37 Secrets Nutritionists Won’t Tell You for Free
Nutrition experts are just like the rest of us—they try to make healthy food choices regularly. But healthy eating doesn't have to be complicated, especially if you learn these nutrition secrets.
You should be adding more foods into your diet, not taking them out
“When it comes to diet, people tend to be much more concerned about which foods or food groups to eliminate since many are perceived as ‘bad.’ However, the focus should be on incorporating more of the foods often missing from the diet, such as fibre-rich fruits, healthy vegetables, and whole grains. Adding more healthy foods into the mix can often displace some of the less desirable choices and leave you feeling more satisfied.” —Andrew James Pierce, MS, RD, CSSD, CSCS
(See the “healthy foods” nutritionists never eat.)
Sorry but there is no such thing as “healthy” sugar
“There is a misconception that switching from white sugar to honey, maple syrup, coconut sugar or agave is healthier. Sugar is sugar and eating too much of any of these alternative sweeteners will have the same effect on the body as white sugar. There may be a higher nutrient content in some ‘natural’ alternatives but these occur in very small quantities. So, in order to glean anything useful you would end up eating a lot of sugar. Natural alternatives tend to be richer in flavour so you may be likely to use less of them.” —Rob Hobson, nutritionist and head of Healthspan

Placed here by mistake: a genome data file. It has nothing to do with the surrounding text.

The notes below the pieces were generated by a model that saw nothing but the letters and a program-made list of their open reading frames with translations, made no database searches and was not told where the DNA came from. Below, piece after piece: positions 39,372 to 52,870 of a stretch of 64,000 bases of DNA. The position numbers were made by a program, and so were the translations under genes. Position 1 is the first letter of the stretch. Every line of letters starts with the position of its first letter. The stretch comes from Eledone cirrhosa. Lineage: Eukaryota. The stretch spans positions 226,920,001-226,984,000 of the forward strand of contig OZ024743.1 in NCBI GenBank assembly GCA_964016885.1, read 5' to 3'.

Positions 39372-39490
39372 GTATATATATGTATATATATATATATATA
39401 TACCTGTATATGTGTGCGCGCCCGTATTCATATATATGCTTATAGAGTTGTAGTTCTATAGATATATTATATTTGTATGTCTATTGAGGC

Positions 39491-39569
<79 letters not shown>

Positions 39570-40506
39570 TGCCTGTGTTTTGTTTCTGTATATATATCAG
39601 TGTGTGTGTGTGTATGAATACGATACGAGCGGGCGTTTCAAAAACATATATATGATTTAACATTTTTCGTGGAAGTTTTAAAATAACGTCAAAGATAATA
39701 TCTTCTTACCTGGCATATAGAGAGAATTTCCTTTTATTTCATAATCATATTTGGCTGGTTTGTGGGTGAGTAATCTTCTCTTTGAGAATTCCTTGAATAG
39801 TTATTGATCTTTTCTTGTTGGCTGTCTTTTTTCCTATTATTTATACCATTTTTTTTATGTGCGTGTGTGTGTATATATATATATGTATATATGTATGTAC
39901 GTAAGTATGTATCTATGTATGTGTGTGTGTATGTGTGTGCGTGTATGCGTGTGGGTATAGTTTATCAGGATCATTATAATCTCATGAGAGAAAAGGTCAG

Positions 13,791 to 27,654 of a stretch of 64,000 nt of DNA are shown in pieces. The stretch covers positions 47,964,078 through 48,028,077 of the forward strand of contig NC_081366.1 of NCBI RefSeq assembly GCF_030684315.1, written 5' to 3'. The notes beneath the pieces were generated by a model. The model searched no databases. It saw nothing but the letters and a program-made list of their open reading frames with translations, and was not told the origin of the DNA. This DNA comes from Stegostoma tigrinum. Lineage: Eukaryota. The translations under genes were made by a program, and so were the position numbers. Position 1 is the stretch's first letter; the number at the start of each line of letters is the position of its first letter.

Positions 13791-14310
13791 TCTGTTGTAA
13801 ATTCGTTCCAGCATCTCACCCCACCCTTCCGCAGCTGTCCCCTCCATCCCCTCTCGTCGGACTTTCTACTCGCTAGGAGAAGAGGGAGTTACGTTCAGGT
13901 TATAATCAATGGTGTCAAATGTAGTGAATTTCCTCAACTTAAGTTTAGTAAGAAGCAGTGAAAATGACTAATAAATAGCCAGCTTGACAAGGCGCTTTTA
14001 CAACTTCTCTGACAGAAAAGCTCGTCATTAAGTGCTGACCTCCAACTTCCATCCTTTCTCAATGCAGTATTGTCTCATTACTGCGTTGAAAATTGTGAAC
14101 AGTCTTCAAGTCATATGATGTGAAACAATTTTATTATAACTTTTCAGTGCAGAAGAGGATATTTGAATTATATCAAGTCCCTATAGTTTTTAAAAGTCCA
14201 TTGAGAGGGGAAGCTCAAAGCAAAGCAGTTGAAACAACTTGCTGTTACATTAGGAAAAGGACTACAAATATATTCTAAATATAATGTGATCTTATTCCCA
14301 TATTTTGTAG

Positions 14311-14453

Take advantage of your bad memory
“Out of sight, out of mind works for junk food too. If you’re going to purchase tempting treats, don’t keep them visible and you’ll probably forget you even have them! In the meantime, keep good-for-you foods in the front of your fridge so the first thing you see when opening up your refrigerator is fruits, veggies, protein, and healthy snacks.” —Audrey Hasse, MS, RDN.
(Check out these other kitchen organization tricks that make you eat healthier without realizing it.)
The only thing that pricey juice cleanse will lighten is your wallet
“Don’t over-complicate things. You don’t need an expensive juice cleanse, because basic pantry staples like flaxseed, cans of tuna, oats, and fresh greens from the market can provide more nutrition and make your dollar go farther.” —Erinn Gregory, RDN, Phoenix, Arizona